Hat 1 Task 3 Environmental and Global Health Issues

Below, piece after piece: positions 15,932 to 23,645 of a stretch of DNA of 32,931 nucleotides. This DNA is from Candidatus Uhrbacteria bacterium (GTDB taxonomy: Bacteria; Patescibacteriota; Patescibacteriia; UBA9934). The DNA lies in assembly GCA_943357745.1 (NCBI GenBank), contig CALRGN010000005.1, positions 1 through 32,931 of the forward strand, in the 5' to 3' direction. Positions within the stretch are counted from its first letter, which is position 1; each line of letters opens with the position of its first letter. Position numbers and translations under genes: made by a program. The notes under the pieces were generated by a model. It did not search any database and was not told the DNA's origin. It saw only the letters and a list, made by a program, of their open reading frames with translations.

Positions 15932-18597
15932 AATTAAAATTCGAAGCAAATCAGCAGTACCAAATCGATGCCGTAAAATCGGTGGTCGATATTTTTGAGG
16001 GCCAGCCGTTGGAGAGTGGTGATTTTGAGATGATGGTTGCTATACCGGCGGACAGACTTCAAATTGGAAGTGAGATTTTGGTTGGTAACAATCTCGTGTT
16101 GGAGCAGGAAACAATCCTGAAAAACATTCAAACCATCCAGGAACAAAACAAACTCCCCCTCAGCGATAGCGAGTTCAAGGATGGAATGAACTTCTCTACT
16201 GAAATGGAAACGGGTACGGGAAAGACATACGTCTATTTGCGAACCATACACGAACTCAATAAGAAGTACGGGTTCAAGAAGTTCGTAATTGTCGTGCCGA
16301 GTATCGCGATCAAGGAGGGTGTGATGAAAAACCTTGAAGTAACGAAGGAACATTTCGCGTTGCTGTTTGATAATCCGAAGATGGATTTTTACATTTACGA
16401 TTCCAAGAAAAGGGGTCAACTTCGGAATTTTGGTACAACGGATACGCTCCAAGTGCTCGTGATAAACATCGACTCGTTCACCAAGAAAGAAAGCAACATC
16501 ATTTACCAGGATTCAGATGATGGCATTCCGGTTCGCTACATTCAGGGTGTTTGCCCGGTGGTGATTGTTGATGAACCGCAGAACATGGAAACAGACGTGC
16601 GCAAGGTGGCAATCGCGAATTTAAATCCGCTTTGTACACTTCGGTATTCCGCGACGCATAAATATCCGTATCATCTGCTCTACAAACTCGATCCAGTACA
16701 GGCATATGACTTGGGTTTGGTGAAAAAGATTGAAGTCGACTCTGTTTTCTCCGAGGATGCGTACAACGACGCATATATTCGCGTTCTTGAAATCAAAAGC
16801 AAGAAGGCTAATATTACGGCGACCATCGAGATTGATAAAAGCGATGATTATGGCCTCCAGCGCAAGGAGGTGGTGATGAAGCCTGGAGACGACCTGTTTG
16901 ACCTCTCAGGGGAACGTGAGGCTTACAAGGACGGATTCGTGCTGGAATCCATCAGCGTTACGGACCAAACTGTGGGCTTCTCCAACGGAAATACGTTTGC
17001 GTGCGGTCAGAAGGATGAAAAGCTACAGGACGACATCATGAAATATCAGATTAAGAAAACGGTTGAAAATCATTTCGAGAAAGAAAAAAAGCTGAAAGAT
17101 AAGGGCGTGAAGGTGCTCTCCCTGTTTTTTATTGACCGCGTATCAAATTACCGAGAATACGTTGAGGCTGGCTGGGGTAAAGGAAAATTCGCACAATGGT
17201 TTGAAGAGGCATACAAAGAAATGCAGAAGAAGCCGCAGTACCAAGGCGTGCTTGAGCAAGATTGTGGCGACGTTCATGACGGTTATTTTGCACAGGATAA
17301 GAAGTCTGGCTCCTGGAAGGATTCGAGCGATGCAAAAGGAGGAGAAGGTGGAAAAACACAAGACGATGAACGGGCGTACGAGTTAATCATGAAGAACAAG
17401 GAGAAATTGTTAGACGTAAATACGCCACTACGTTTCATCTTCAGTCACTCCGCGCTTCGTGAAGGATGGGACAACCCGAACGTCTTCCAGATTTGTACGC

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. Community Health: Environmental and Global Health Issues Crystal L. Rood Western Governor’s University Introduction to Measles Measles is a highly contagious, infectious disease caused by a morbillivirus in the paramyxovirus family classification, who’s only known host is humans (Kutty, MD, P., 2014). This means that only humans can carry and transfer the virus and are the only organism that can get sick from it. Measles successfully infects ninety percent of all exposed persons who are susceptible, meaning without either natural or vaccine originated immunity (Merck Sharp & Dohme Corp., 2013). Measles is spread via respiratory fluid referred to as droplets that become airborne and can also be spread simply by contact with a contaminated surface though this is less common as the virus does not appear to survive long on dry surfaces. Of course, as with most viral infections, the infected person can spread the virus before having symptoms. There is currently no medical treatment to cure any virus. There are medications that can hinder viral reproduction/replication; however, these medications have been developed for only a select few virus types. For most viral infections, only supportive care like symptom treatment and complication management, is available and is given while the viral illness runs its natural course. The hope is that supportive care allows our own immune system the time needed to fight off the virus. Initial symptoms of measles infection are high fevers, fatigue, cough, and inflammation of the mucous membranes in the eye leading to drainage (Centers for Disease Control and Prevention, 2012). One “tell-tale” symptom is a characteristic rash that looks like multiple small bumps on flat reddened skin called a maculopapular rash, appearing first on the face then propagates cephalocaudally, or toward the extremities (Centers for Disease

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